For the past month, Grover Beach has been mulling the idea of capitalizing on a possibly lucrative business in San Luis Obispo County: marijuana sales.
The discussion started in early July and at that time was mostly focused on taxing medical cannabis sales at the medical marijuana businesses that have applied to open up in the city. However, now the question has expanded to include recreational marijuana as well, as many expect voters to approve a state recreational initiative this November.
At its meeting Monday, the Grover Beach City Council will take a final look at a proposed city marijuana tax measure before putting the initiative on the Nov. 8 general election ballot. Here is a look at what that measure could look like, based on the draft measure provided to the council in advance of Monday’s meeting. It could still change Monday night, depending on public and council comments.
What to know
When it comes to the potential measure, the numbers to know are: $25 per square foot for the first 5,000 square feet; 5 percent; 10 percent; and $1 million to $2 million.
The first applies to how the city plans to tax commercial cannabis growing. Rather than going for a sales tax, the city’s draft measure charges nurseries by how much space the plants occupy (also called the “canopy”). Depending on how large a canopy the business is licensed by the state to operate, the city would charge $25 per square-foot for the first 5,000 square-feet of canopy and then $10 per square-foot for the remaining canopy.
The two percentages are tax rates for medical and recreational marijuana businesses, respectively.
The city would tax medical marijuana businesses 5 percent of their gross receipts, while upping the tax rate to 10 percent for recreational marijuana businesses. If the state legalization initiative succeeds, local recreational marijuana businesses also would pay an additional 15 percent sales tax to the state.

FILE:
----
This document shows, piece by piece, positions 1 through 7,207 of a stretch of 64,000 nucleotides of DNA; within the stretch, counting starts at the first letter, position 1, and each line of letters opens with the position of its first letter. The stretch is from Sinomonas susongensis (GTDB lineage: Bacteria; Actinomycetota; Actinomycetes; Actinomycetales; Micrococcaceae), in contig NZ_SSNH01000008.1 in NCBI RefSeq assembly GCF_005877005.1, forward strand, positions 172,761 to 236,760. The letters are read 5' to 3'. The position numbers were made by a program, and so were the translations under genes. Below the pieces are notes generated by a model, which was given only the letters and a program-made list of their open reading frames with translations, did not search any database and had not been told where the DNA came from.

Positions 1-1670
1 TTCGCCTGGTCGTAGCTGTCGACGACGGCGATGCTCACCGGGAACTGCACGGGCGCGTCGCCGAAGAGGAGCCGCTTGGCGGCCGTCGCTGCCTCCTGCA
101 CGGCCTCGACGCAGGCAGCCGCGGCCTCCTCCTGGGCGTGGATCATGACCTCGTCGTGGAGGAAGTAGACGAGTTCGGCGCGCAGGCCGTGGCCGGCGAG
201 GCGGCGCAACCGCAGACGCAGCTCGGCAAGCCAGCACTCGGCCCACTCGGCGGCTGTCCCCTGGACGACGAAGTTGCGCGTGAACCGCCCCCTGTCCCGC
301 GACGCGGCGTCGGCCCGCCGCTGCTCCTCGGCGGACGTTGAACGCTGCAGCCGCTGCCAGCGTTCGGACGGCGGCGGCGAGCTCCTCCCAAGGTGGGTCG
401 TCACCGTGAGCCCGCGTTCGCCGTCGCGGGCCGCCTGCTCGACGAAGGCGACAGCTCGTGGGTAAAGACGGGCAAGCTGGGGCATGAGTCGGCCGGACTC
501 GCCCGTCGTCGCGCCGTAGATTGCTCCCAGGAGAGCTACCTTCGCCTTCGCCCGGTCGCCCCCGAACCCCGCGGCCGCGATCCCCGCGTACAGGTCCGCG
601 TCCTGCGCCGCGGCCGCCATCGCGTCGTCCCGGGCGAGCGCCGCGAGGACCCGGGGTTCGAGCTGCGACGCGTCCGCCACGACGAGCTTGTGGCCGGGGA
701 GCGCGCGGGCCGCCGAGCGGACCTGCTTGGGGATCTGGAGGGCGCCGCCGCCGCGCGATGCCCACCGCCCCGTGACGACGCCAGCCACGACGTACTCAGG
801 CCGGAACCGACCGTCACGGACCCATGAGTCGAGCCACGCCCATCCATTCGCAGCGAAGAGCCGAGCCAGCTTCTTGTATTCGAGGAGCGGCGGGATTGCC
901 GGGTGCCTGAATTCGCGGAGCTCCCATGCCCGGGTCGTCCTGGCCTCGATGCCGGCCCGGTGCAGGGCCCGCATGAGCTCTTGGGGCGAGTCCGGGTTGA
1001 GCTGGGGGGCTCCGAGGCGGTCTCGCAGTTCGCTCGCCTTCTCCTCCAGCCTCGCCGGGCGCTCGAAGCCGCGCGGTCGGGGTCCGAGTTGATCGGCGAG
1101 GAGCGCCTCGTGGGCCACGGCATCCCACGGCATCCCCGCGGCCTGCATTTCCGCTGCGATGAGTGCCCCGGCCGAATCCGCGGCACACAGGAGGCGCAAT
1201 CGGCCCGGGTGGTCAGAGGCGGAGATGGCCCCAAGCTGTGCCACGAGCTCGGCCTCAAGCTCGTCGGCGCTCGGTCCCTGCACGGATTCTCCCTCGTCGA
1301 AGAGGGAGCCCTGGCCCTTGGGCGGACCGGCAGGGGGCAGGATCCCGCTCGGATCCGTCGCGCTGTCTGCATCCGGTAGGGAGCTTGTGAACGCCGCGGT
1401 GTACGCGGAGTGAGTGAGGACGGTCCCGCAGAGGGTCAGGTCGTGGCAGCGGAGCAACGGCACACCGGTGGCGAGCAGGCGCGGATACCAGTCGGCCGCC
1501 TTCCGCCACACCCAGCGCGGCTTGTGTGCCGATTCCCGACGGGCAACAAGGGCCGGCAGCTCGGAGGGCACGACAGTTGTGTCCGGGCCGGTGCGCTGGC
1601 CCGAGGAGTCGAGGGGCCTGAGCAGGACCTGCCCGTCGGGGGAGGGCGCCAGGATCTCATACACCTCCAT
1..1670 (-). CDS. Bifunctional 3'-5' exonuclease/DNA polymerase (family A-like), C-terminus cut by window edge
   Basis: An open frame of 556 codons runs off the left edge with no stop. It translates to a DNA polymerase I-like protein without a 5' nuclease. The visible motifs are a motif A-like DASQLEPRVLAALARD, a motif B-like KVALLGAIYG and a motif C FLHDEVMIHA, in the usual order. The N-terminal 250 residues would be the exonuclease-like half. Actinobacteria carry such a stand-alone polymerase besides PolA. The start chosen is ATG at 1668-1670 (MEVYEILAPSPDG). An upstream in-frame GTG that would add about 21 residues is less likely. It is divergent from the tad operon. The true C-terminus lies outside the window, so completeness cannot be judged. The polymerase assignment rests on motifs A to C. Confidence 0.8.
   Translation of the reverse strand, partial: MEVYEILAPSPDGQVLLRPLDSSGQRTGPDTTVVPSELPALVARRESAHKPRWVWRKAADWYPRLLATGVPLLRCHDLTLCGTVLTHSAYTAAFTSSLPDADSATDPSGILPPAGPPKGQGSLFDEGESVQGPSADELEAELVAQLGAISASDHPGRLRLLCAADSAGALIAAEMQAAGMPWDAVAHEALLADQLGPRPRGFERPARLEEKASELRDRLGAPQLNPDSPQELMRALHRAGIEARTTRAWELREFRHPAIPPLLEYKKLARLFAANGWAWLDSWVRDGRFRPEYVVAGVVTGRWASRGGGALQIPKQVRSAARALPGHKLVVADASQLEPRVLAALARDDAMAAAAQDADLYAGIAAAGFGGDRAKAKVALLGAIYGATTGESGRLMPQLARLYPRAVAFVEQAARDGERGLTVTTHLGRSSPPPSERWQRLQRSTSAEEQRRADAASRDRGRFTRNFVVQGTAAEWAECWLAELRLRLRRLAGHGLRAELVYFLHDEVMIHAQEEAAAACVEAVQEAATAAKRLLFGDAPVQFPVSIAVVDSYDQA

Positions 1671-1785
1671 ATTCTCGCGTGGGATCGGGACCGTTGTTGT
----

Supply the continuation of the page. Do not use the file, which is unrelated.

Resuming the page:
$1 million to $2 million The amount Grover Beach estimates a marijuana tax measure could produce
The potential payoff from such a measure is substantial: The city estimates it could bring in between $1 million and $2 million annually.
If it succeeds, that should be enough to recoup the $25,000 cost of placing the measure on the ballot — money the city is taking out of its reserves — though it will still have to go through the arduous and not-guaranteed-to-work process of drafting new land-use ordinances that would allow medical marijuana businesses to operate in the city.
Grover Beach currently bans commercial cultivation and dispensaries. The city directed staff in early July to begin conducting public outreach and workshops to garner public opinion on allowing commercial medical marijuana businesses in the city, but the process is expected to take about six months.
Correction: An earlier version of this story misstated the amount the proposed Grover Beach tax would charge per square foot of plant-growing canopy. It would charge 25 per square foot for the first 5,000 square feet and $10 per square foot thereafter.
If you go
The City Council is scheduled to discuss the measure at its meeting at 6:30 p.m. Monday. Council meetings take place in council chambers at 154 S. Eighth St. in Grover Beach.